Research & Grants
Our investigational device is not available for sale in the United States. With hundreds of infants and their parents contributing to past and current studies, we are building the evidence to support regulatory clearance for several newborn medical conditions.
"Use of SVS Device to Improve Outcomes for Neonatal Opioid Withdrawal Syndrome" is an ongoing study led by Tufts Medical Center with support from 5 other hospitals. The research is made possible by a grant from the National Institute of Drug Abuse (NIDA).
"Efficacy of a Vibrating Crib Mattress to Reduce Pharmacological Treatment in Opioid-Exposed Newborns," published in JAMA Pediatrics, shows the effectiveness of Prapela's stimulation in reducing morphine and hospital length of stay in opioid-exposed babies.
"Vibrotactile Stimulation: A non-pharmacological intervention for opioid-exposed newborns," provides early evidence of the ability of Prapela's technology to improve relaxation, breathing, and heart rate in opioid-exposed newborns.
"Stochastic Resonance Effects on Apnea, Bradycardia, and Oxygenation: A Randomized Controlled Trial," published in Pediatrics, the Journal of the American Academy of Pediatrics, demonstrated the effectiveness of Prapela's stimulation on apneic events and associated low oxygenation and slow heart rates.
"Stabilizing immature breathing patterns of preterm infants using stochastic mechanosensory stimulation" provides early evidence that Prapela's stimulation is so gentle that it does not interrupt sleep cycles in preterm newborns.
Apnea of Prematurity - A new randomized clinical trial documenting the effectiveness of Prapela's stimulation in reducing apneic episodes in preterm newborns is planned for early 2024, thanks to a grant from the National Institutes of Health, Blueprint Neuroscience program.
"Prapela SVS: A cost-effective stochastic vibrotactile stimulation device to improve the clinical course of infants with neonatal abstinence syndrome." This Phase I SBIR grant from NIH/NIDA demonstrated the technical and commercial feasibility of converting a clinically tested technology into a medical device.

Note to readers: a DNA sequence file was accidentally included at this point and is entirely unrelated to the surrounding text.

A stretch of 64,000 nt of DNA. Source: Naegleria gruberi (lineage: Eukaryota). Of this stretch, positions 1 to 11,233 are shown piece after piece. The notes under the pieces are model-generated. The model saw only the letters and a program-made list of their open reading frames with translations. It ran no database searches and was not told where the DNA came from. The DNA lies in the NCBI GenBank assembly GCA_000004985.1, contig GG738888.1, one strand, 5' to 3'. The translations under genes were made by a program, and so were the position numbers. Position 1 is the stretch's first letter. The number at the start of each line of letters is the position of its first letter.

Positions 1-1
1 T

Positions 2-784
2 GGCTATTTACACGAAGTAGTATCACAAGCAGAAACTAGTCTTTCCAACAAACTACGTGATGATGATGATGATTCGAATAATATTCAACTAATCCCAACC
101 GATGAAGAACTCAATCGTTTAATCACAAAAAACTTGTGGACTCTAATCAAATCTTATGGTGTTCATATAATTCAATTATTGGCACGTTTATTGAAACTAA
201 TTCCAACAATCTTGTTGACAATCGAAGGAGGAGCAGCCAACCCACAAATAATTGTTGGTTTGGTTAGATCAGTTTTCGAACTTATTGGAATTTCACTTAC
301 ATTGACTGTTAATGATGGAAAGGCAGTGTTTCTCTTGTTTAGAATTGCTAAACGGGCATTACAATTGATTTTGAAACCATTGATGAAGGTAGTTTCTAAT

"Prapela SVS: A cost-effective stochastic vibrotactile stimulation device to improve the clinical course of infants with neonatal abstinence syndrome." Our Phase II SBIR grant from NIH/NIDA is an active project to establish the safety, efficacy, and acceptability of our SVS hospital bassinet pad as a low-cost medical device for use in the hospital to improve the clinical course of newborns with neonatal opioid withdrawal syndrome (NOWS).
"Prapela® SVS incubator pad: A cost-effective stochastic vibrotactile device to improve the clinical course of infants with apnea of prematurity." This Fast-Track SBIR grant from the NIH Blueprint program is to complete the development of and establish the safety, efficacy, and clinical risk/benefit of our hospital incubator pad that will provide a complementary treatment and the first improvement in the clinical management of apnea of prematurity in over 20 years.
Preterm infants often have intermittent hypoxemia or episodic drops in the saturation of oxygen-carrying hemoglobin measured by pulse oximetry. "Prapela pad: A cost-effective stochastic vibrotactile device to improve the clinical course of preterm infants with intermittent hypoxemia.," was recently submitted as a Fast-Track grant to the NIH. The project will complete the development and establish the safety, efficacy, and clinical benefit of a low-cost stochastically vibrating pad to reduce hypoxemic episodes in preterm newborns.